Microbial acceleration of aerobic pyrite oxidation at circumneutral pH

dc.contributor.authorPercak-Dennett, E.
dc.contributor.authorHe, Shaomei
dc.contributor.authorConverse, B.J.
dc.contributor.authorKonishi, H.
dc.contributor.authorXu, Huifang
dc.contributor.authorCorcoran, A.
dc.contributor.authorNoguera, D.
dc.contributor.authorChan, C.
dc.contributor.authorBhattacharyya, A.
dc.contributor.authorBorch, Thomas
dc.contributor.authorBoyd, Eric S.
dc.contributor.authorRoden, Eric E.
dc.date.accessioned2017-09-22T14:07:28Z
dc.date.available2017-09-22T14:07:28Z
dc.date.issued2017-09
dc.description.abstractPyrite (FeS2) is the most abundant sulfide mineral on Earth and represents a significant reservoir of reduced iron and sulfur both today and in the geologic past. In modern environments, oxidative transformations of pyrite and other metal sulfides play a key role in terrestrial element partitioning with broad impacts to contaminant mobility and the formation of acid mine drainage systems. Although the role of aerobic micro-organisms in pyrite oxidation under acidic-pH conditions is well known, to date there is very little known about the capacity for aerobic micro-organisms to oxidize pyrite at circumneutral pH. Here, we describe two enrichment cultures, obtained from pyrite-bearing subsurface sediments, that were capable of sustained cell growth linked to pyrite oxidation and sulfate generation at neutral pH. The cultures were dominated by two Rhizobiales species (Bradyrhizobium sp. and Mesorhizobium sp.) and a Ralstonia species. Shotgun metagenomic sequencing and genome reconstruction indicated the presence of Fe and S oxidation pathways in these organisms, and the presence of a complete Calvin–Benson–Bassham CO2 fixation system in the Bradyrhizobium sp. Oxidation of pyrite resulted in thin (30–50 nm) coatings of amorphous Fe(III) oxide on the pyrite surface, with no other secondary Fe or S phases detected by electron microscopy or X-ray absorption spectroscopy. Rates of microbial pyrite oxidation were approximately one order of magnitude higher than abiotic rates. These results demonstrate the ability of aerobic microbial activity to accelerate pyrite oxidation and expand the potential contribution of micro-organisms to continental sulfide mineral weathering around the time of the Great Oxidation Event to include neutral-pH environments. In addition, our findings have direct implications for the geochemistry of modern sedimentary environments, including stimulation of the early stages of acid mine drainage formation and mobilization of pyrite-associated metals.en_US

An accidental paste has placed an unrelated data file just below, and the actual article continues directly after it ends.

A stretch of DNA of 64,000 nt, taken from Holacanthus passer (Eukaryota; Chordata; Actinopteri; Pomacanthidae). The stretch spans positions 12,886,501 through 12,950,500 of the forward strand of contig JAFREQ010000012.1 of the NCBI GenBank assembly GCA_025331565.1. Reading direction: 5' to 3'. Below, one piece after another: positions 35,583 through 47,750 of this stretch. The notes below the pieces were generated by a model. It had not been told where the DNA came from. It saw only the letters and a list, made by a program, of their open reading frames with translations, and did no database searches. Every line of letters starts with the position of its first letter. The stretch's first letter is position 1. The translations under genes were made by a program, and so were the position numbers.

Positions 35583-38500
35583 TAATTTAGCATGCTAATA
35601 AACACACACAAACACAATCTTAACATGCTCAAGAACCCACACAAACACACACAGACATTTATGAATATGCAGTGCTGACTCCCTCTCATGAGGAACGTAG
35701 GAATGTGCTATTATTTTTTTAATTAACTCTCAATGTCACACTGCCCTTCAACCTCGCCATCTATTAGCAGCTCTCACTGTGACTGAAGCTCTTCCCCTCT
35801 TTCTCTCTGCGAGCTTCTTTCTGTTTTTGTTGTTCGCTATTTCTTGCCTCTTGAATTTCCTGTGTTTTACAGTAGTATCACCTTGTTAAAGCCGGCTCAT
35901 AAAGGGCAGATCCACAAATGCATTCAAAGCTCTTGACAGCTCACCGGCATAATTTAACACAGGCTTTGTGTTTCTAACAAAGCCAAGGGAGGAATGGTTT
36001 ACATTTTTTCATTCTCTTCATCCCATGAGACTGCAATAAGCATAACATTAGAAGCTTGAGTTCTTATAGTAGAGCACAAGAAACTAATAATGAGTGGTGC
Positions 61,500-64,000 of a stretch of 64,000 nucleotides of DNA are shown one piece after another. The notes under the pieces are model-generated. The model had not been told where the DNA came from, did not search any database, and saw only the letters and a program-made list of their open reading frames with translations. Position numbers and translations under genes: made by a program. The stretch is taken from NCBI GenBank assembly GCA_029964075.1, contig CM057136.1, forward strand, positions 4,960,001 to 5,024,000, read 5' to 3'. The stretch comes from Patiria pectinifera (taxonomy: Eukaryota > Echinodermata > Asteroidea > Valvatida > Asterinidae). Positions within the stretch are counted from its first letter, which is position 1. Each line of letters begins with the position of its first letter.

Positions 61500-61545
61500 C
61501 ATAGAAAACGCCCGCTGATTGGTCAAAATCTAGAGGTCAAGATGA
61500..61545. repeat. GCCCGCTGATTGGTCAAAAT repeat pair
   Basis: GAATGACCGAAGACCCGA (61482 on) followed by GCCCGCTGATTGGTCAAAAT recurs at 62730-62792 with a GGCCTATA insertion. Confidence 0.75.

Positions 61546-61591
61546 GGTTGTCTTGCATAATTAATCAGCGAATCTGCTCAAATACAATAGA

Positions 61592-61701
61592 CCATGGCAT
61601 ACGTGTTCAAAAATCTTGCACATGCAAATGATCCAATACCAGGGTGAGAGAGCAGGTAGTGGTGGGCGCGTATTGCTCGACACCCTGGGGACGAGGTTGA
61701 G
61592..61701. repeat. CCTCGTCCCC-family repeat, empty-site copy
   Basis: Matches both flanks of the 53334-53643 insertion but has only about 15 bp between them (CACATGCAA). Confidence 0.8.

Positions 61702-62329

dc.identifier.citationPercak-Dennett, E. , S. He, B. Converse, H. Konishi, H. Xu, A. Corcoran, D. Noguera, C. Chan, A. Bhattacharyya, T. Borch, Eric Boyd, and E. E. Roden. "Microbial acceleration of aerobic pyrite oxidation at circumneutral pH." Geobiology (September 2017). DOI: 10.1111/gbi.12241.en_US
dc.identifier.issn1472-4677
dc.identifier.urihttps://scholarworks.montana.edu/handle/1/13729
dc.titleMicrobial acceleration of aerobic pyrite oxidation at circumneutral pHen_US
mus.citation.extentfirstpage690en_US
mus.citation.extentlastpage703en_US
mus.citation.issue5en_US
mus.citation.journaltitleGeobiologyen_US
mus.citation.volume15en_US
mus.data.thumbpage7en_US
mus.identifier.categoryLife Sciences & Earth Sciencesen_US
mus.identifier.doi10.1111/gbi.12241en_US
mus.relation.collegeCollege of Letters & Scienceen_US
mus.relation.departmentMicrobiology & Immunology.en_US
mus.relation.universityMontana State University - Bozemanen_US

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